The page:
Power Tips for PowerPoint

We can’t get away from it. It doesn’t matter whether we’re designing for face-to-face or online: we’re going to have to use PowerPoint at least once in awhile.

I know, I said that like it’s a bad thing. And truly, it’s not that PowerPoint is that bad; it’s the way most people use it. GIANT SCREAMING BOLD HEADINGS. Five levels of bullets and walls of text. Gradients and shadows everywhere. Make it stop!

(Exhale) Now that I’ve got that out of my system, here are some tricks to bend PowerPoint to your will. Or at least avoid some of the most tedious and vexing issues.

Import Slides From Outline

If this isn’t the coolest thing PowerPoint can do, then I don’t know what is. Create your content as an outline in Word. Make each level of your outline a Heading. Save as an rtf.

When you’re ready, open PowerPoint and go to the Insert menu. Choose Slides From > Outline…

outline

Locate and select your rtf file and watch the magic happen. PowerPoint automatically creates a new slide whenever it sees text formatted as Heading 1, putting that text in the Heading placeholder. Heading 2 and so on are automatically placed in the Content placeholder, until it sees the next Heading 1.

Set the Default Master First

When you use the import feature, all slides are automatically formatted as “Office Theme Slide Master,” that large slide master at the top of the stack in Slide Master view. Which makes sense, right? Because the vast majority of slides are going to be this title-plus-content format.

You will save yourself hours (perhaps even days) of work if you set this Master first. Add your background, set your colors and fonts, adjust font sizes… whatever. Do it here first. If you want to have a different background on some other layout, don’t worry. There’s a fix for that – keep reading.

Stop the Madness

If I’m going to fault PowerPoint with anything, it’s the insane font sizes and bullet madness. Unless you’re giving your presentation in an arena with thousands of attendees, you don’t need 44-point headings. Arguably, headings should never be so big that they distract from the text or image on your slide, regardless of the size of your venue or audience. Scale the heading down, and then scale the heading placeholder down. Give your content some room to grow – experience teaches that you’ll need that room.

Also insane is the number of bullet levels and the indentation given to each. Do you need a bullet at the top level? Probably not. Do you need five levels of bullets? I hope not. So get rid of those things and then use the ruler slider to reduce the amount of indentation for the remaining bullet levels.

Baby Got Back(ground)

If you’re the creative type who likes to design your own themes, here’s a nifty way to add a background image. In Slide Master view, click the Styles button, then click Format Background. You can change the background color here, or add a picture or texture. The nifty thing about this is that, if you want to use a picture for your background, you won’t be perpetually selecting it when you mean to select a content placeholder.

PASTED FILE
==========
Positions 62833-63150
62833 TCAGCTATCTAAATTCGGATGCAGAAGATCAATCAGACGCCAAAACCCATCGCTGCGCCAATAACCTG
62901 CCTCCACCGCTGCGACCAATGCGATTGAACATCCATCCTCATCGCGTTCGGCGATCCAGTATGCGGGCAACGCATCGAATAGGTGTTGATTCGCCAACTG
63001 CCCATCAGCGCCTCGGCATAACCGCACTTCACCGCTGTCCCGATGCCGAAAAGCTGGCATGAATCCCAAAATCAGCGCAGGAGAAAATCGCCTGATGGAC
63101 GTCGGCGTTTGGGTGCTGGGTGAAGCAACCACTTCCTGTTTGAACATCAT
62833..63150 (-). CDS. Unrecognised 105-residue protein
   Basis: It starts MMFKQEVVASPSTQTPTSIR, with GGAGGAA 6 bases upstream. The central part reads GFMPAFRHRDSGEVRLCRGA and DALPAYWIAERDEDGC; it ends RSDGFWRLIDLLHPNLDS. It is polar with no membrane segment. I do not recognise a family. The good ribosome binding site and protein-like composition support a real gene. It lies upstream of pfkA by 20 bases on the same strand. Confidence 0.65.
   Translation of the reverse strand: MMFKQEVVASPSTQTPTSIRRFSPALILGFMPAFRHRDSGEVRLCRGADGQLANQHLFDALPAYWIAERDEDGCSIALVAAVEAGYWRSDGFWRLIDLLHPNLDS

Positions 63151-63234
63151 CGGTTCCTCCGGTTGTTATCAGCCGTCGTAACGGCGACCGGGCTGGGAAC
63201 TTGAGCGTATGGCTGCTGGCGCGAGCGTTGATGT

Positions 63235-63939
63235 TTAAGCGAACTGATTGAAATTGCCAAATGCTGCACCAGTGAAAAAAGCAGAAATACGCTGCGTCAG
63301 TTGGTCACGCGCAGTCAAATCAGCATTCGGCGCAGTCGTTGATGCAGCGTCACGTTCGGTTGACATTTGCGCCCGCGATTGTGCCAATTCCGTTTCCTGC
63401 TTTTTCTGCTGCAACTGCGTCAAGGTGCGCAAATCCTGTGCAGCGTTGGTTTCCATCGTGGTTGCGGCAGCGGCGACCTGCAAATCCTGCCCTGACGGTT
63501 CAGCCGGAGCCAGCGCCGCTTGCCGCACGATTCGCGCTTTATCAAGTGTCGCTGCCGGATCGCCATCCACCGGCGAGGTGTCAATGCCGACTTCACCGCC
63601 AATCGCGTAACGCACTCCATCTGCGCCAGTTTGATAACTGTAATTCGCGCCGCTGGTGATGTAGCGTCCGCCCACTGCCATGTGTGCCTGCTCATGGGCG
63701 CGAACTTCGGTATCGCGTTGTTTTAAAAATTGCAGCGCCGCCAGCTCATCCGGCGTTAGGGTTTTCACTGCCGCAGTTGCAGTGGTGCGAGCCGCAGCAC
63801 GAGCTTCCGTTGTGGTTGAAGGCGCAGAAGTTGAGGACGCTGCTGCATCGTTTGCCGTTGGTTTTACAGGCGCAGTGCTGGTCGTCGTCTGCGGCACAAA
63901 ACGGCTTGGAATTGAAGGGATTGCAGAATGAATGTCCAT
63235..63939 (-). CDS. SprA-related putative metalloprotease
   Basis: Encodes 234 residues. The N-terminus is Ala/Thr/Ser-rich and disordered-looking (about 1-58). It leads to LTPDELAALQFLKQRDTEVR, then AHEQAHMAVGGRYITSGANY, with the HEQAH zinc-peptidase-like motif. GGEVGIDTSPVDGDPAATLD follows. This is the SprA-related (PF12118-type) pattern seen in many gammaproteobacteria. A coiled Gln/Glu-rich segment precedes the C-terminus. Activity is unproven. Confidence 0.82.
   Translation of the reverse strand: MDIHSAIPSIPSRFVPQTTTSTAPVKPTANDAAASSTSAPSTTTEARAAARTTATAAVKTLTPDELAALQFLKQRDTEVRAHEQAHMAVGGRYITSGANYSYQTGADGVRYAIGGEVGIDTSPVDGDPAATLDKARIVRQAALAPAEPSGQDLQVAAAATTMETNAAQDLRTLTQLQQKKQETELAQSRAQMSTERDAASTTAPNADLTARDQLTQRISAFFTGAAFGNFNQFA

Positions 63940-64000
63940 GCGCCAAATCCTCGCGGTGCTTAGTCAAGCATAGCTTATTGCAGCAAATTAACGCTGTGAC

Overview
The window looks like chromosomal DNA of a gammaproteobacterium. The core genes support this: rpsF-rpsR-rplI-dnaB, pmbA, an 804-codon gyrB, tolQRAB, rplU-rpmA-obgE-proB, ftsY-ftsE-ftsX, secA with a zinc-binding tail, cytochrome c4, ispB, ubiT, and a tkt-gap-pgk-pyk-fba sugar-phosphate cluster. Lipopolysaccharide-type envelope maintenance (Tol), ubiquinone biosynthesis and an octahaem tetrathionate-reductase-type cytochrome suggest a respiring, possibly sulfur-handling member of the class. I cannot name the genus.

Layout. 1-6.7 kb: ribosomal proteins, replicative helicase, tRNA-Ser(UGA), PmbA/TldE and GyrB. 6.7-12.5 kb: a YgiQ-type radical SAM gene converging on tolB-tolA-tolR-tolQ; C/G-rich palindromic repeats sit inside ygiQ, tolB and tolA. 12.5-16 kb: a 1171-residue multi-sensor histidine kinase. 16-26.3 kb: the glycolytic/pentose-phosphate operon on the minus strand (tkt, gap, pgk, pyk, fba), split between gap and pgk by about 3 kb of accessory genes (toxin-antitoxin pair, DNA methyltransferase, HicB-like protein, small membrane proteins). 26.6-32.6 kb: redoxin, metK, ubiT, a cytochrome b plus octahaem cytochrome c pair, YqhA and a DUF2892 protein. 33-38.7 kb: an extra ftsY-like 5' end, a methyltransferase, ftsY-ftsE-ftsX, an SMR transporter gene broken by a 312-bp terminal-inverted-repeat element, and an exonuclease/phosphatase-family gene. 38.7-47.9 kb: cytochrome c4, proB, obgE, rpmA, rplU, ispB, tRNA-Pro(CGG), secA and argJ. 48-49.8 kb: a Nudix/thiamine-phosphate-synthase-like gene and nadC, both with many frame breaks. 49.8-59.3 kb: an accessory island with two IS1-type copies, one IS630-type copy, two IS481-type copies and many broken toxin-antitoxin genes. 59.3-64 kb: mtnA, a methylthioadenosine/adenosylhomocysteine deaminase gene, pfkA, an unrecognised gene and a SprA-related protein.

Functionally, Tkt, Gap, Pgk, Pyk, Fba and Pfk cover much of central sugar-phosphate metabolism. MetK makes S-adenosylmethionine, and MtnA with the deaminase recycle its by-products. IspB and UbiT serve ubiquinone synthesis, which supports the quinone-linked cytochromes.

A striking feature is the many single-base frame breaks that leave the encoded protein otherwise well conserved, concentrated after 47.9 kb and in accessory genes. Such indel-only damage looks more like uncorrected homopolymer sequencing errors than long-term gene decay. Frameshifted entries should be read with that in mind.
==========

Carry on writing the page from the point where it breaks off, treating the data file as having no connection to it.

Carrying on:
background

Caveat: Beware of file sizes if you’re putting pictures on your background. You don’t want your presentation to be so huge that you can’t forward it to the next person who needs it. Some guidelines:

  • 72 pixels per inch is usually adequate resolution
  • PowerPoint’s “preferred” image size is 10 inches by 7.5 inches
  • If you’re using Photoshop to re-size images, and you need to retain sharpness, resample using Bicubic Sharper (reduction)

Once you’ve got your default layout set up, have fun with your other layouts. If there’s something on the default that you don’t want to see on another layout, go back to that Styles button and then click Hide Background Graphics. Nifty, yes?

Set Default Shape and Line

Another way to save huge amounts of time: don’t let PowerPoint dictate what every rectangle or line looks like. Want a more modern look without a gradient or shadow? Easy!

Close Slide Master view and pick a slide, any slide. Create a rectangle, set its fill color to the one you think you’ll use most, and get rid of the shadow. Set its text properties too. Then right-click on the rectangle and click Set as Default Shape. Now every rectangle you draw will start out looking like this one. And so will other shapes, like circles and polygons. Draw a line and set its color and thickness, even arrow-head if you like, and set it as your default line.

Test With Enough Text

Just about any layout will look okay with only one line of text at each bullet level, but of course that’s not the real world. I like to test with three top-level items, and 2-3 sub-bullets under each. Make sure you have a few longer lines of text so you can see how it looks when it wraps. If needed, go back and adjust the font sizes and paragraph spacing in the Master. Nobody wants to go through every blinkin’ slide and click “autofit” over and over again. *Shudder*

Reset Layout

So your beautiful template has been passed around through several other sets of hands and now all the slides look like Picasso designed them? Not a prob. Go to the messed-up slide, and click the button that lets you change the layout. At the bottom of that pop-up menu, you’ll see a selection called “Reset Layout to Default Settings.” Click that little puppy and, nine times out of ten, most of the cray-cray will go away instantly.

reset

Want More?

Let us know in the comments if you’d like to see more tips and tricks like these. Or post your own!

(by Rissa Karpoff)

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